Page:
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Robert & Gloria Berger House

Front terrace next to drive. Hills with other homes in the background.


(excerp below from OWNER BUILT WRIGHT HOUSES:

THE ROBERT BERGER HOUSE, 1950-1973, by Bernard Pyron)


The home’s exterior is made primarily of local stone

and concrete, mixed together in a fashion Wright

dubbed “desert masonry.” A newspaper article at the

time described the following process Robert used to

make the walls of his home:

“The walls are made by use of wooden forms.Thin slices of

Sonoma candy rock, which Berger must split from larger

chunks himself, are faced against both sides of the form. In

the center between the two wooded forms, Berger pours a

mixture of rocks and concrete. The concrete seeps through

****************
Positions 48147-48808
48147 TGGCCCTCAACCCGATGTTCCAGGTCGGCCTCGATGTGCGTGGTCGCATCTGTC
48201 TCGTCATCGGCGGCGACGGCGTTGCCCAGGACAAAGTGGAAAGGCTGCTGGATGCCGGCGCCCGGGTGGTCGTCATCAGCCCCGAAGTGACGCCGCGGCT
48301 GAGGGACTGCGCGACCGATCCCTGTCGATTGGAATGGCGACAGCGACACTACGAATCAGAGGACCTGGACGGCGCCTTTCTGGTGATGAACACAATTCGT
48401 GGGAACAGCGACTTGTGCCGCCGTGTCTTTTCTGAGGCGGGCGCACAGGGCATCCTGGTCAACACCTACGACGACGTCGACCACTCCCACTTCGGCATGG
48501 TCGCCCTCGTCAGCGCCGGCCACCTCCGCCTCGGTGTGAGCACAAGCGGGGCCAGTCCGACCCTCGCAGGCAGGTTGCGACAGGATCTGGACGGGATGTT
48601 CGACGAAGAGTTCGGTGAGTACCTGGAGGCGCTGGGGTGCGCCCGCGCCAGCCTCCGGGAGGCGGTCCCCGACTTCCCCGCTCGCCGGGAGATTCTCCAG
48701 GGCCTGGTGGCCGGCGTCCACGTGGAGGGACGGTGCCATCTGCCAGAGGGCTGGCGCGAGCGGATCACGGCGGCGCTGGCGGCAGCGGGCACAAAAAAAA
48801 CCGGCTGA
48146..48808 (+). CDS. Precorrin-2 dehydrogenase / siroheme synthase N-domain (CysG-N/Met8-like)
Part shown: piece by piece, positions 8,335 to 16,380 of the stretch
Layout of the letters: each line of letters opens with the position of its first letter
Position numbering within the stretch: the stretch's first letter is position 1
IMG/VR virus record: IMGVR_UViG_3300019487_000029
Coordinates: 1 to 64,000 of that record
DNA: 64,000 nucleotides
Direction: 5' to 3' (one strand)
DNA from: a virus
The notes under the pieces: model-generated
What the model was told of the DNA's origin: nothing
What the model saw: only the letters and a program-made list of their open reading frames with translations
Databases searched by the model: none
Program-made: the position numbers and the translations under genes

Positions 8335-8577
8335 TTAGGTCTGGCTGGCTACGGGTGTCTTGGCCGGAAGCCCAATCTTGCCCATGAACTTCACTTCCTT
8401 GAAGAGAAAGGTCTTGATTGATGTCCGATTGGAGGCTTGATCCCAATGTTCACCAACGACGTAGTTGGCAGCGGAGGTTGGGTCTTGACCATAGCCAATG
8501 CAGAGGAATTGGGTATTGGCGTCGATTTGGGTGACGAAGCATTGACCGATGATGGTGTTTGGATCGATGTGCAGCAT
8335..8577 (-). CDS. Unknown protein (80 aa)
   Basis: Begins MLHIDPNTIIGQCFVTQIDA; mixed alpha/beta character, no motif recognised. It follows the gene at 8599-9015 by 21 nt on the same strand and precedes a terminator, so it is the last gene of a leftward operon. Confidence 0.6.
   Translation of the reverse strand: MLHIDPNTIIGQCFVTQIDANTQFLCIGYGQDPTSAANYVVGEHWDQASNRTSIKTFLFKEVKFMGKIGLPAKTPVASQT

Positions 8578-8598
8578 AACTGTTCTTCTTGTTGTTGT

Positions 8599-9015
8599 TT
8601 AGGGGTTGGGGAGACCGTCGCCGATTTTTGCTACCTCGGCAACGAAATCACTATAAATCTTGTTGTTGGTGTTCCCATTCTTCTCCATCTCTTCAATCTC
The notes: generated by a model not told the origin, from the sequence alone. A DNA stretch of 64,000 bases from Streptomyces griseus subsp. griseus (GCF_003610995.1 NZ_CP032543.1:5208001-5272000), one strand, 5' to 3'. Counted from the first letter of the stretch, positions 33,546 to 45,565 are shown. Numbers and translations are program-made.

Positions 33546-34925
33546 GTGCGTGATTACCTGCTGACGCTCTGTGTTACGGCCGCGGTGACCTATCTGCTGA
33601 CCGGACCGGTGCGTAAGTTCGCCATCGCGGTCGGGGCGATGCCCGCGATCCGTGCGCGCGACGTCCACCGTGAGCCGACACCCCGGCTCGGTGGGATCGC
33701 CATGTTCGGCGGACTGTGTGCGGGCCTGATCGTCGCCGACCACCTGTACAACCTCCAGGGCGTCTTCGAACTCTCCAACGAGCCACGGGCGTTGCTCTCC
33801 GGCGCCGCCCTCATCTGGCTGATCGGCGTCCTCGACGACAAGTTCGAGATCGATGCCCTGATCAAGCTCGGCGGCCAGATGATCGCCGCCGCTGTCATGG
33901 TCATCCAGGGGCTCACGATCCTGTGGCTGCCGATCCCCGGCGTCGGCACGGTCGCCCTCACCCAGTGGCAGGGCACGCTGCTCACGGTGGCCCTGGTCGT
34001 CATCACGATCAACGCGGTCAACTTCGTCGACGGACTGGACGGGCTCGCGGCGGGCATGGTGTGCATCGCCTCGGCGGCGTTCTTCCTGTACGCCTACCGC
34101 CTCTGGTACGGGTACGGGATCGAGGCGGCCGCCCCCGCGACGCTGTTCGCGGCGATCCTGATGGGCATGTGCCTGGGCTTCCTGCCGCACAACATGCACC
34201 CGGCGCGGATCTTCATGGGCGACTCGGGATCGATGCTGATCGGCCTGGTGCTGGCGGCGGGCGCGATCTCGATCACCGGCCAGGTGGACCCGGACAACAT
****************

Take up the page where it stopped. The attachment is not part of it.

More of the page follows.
the Sonoma stone facing edges and adds to the texture of

the wall.”


The reddish-brown stones of the Berger house were not

laid on top of one another and held by mortar as in

more conventional stonework. Instead, forms were

placed so that a space was left for the width of the wall

and rocks were placed against the forms so that they

would show when the concrete was poured in to hold

them in place. Probably, steel rods were placed at

intervals within the walls and, most likely, the walls

were built in vertical sections, and not created in their

full height at one time. Working with vertical sections,

each of a few feet in height, would have enabled Berger

to more easily select the rocks he wanted to show on

the outside of the finished walls. To achieve the desired effect,

Berger had to cut a lot of rock. This is the system Wright

worked out for the bottom part of the walls of Taliesin West, in Arizona:

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Taken on February 23, 2009